Control who comes into your facility, who they speak to, and what they handle. Control activities may include informing, screening, and hand washing or sanitizing before coming on site. Check the Ministry of Health and LongTerm Care website for screening guidelines.
Screen workers regularly for health issues. If anyone develop symptoms of COVID-19, implement procedures for reporting the illness and keeping the worker away from others.
Limit the number of people working in one space. This also applies when travelling to different locations. Stagger shifts and break times. Encourage social distancing during lunch breaks.
Keep people a safe distance apart by using floor markings, installing barriers and partitions, and changing the work layout where possible.
Replace buffets with wrapped food items.
Train employees on possible COVID-19 transmission points, steps being taken to protect them, and how to protect themselves, including frequent hand washing or sanitizing, and not touching their face.
Clean the workplace thoroughly and often, especially frequently touched surfaces. Pay particular attention to props, equipment, sets, and common areas (entryways, washrooms, kitchen, etc.).
Avoid face to face meetings and consultations. If you must meet, maintain a physical distance.
As a last resort, consider personal protective equipment (PPE). PPE is effective only if appropriate to the situation and people wear it correctly. Ensure PPE training includes the fit, use, care, putting on and taking off, maintenance, cleaning and limitations of the PPE.
Disposable gloves are one example of PPE that can help limit contact with surfaces that may be infected. Implement safe practices for changing gloves, such as if they are torn or dirty and disposing of them.
Respiratory protection is not the first line of defence against COVID-19. Please continue to monitor Public Health Ontario for respiratory protection advice.
COVID-19 has presented challenges workplaces have never encountered before. Keep in mind that any adjustments made today may need readjusting tomorrow.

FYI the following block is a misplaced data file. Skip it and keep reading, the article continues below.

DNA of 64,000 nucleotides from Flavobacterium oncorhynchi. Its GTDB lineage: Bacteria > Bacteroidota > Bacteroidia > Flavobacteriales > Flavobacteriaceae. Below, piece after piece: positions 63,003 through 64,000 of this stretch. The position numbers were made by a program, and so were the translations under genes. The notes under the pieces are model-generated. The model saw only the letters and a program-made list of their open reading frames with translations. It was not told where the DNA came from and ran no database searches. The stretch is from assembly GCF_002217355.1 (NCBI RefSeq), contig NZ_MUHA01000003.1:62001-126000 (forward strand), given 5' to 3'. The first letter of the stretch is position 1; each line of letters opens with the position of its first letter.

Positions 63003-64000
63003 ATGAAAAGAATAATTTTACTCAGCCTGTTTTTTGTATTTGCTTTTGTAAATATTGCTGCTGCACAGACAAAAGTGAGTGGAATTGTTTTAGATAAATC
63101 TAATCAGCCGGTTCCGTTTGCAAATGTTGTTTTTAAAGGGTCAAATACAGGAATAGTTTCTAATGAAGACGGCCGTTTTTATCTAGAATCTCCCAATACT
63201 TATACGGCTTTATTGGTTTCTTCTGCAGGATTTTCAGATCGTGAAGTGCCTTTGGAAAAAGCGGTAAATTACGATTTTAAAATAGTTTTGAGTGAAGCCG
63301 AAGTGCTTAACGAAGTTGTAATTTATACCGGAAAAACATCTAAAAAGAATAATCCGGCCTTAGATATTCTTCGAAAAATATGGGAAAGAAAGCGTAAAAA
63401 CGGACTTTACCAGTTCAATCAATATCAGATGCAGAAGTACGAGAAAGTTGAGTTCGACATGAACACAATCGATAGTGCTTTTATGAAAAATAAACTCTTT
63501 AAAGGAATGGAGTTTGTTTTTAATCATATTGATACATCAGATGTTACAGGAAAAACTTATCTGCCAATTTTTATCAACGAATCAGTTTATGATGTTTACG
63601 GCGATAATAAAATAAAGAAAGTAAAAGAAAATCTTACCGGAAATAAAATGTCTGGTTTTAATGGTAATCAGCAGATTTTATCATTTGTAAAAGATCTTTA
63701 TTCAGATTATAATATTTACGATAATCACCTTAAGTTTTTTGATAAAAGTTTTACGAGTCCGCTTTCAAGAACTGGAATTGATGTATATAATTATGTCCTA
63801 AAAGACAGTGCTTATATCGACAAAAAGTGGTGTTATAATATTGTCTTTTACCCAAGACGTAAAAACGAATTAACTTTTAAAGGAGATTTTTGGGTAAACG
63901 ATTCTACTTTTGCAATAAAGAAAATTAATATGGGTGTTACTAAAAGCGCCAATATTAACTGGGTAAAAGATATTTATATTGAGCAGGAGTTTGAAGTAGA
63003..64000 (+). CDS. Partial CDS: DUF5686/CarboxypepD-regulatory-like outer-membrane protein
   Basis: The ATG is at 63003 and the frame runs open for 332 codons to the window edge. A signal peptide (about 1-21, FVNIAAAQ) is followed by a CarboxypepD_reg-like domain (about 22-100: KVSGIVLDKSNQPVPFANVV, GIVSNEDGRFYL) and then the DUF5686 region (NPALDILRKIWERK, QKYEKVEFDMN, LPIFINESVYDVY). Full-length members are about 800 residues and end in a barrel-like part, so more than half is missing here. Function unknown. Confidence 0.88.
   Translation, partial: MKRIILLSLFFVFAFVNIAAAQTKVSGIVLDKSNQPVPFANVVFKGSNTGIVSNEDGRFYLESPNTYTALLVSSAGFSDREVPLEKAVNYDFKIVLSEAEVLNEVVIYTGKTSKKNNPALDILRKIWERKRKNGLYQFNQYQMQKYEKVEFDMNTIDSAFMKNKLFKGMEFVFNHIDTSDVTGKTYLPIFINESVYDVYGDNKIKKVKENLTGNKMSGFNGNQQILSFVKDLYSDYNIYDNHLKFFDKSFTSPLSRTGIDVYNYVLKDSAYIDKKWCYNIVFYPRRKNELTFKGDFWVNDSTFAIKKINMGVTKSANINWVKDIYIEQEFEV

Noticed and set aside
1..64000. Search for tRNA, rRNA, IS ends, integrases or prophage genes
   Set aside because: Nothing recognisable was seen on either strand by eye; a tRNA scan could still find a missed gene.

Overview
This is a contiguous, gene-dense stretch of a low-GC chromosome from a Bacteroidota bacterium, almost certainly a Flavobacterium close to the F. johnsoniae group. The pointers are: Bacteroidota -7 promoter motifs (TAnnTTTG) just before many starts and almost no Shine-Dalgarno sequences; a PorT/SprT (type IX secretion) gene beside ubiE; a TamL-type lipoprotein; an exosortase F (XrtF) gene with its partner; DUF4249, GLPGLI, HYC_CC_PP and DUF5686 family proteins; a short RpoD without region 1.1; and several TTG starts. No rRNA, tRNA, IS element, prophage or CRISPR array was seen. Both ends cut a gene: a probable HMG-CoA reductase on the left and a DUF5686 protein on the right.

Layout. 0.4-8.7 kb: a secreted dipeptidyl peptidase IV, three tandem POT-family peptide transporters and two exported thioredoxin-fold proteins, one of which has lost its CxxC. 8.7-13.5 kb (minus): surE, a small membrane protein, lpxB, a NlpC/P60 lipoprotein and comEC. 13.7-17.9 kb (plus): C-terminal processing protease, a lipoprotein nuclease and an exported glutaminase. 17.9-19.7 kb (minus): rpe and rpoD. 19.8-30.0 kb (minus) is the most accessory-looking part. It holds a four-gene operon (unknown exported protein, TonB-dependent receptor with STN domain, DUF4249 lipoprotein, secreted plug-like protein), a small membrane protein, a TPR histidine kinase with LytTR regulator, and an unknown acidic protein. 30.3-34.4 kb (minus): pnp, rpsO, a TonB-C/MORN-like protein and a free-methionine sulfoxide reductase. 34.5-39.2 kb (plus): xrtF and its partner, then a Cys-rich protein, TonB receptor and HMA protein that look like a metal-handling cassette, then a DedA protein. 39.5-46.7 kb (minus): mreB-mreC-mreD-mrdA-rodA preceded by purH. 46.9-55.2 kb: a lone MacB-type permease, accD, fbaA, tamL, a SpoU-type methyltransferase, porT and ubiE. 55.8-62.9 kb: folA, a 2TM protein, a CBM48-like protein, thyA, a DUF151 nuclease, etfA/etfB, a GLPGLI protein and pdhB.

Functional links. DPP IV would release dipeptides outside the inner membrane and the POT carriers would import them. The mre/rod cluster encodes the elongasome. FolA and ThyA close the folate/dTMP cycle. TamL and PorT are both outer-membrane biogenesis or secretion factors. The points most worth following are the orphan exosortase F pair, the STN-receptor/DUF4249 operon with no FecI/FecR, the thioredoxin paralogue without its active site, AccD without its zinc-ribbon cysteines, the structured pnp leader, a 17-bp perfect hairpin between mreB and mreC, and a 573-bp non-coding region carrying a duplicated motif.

Look at preventative measures on an ongoing basis, and adjust them if they are not working well enough or causing other issues. For example, are people doing what they’ve been asked to do?
If not, what is preventing them from doing so? Can you make adjustments and improve? For anyone who thinks they may have been exposed to or are experiencing symptoms of COVID-19, please start by visiting the Ministry of Health and Long-Term Care website and taking a self-assessment: https://covid-19.ontario.ca/selfassessment/#q0.
Please do not visit an assessment centre unless you have been referred by a health care professional.
Do not call 911 unless it is an emergency. For additional information, refer to Health Canada’s website on COVID-19: https://www.canada.ca/en/publichealth/services/diseases/2019-novel-coronavirus-infection/being-prepared.html?topic=tilelink
Stay updated with daily government updates on COVID-19: Government of Ontario Government of Canada Public Health Ontario
NOTE: This document is intended for informational purposes only to provide an overview of the potential hazards posed in the workplace due to COVID-19. It is not intended as medical advice, to provide a comprehensive risk assessment for all workplaces, or to replace any legislated workplace safety obligations.
Due to the ongoing evolution of the situation in Ontario and around the world, this document may be used as a guide for Employers in addition to guidance delivered by public health authorities such as the World Health Organization (WHO), Ontario Ministry of Health, Public Health Ontario and the Centers for Disease Control and Prevention (CDC).”
Any use which is made of this document by any Employer, or any reliance on or decisions to be made based on it, are the responsibility of the Employer. WSPS and its partners, officers, directors, employees, agents, representatives, suppliers and service providers accept no responsibility for any errors or omissions in content or for damages of any kind or nature suffered by any Employer or any third party as a result of use of or reliance on this communication.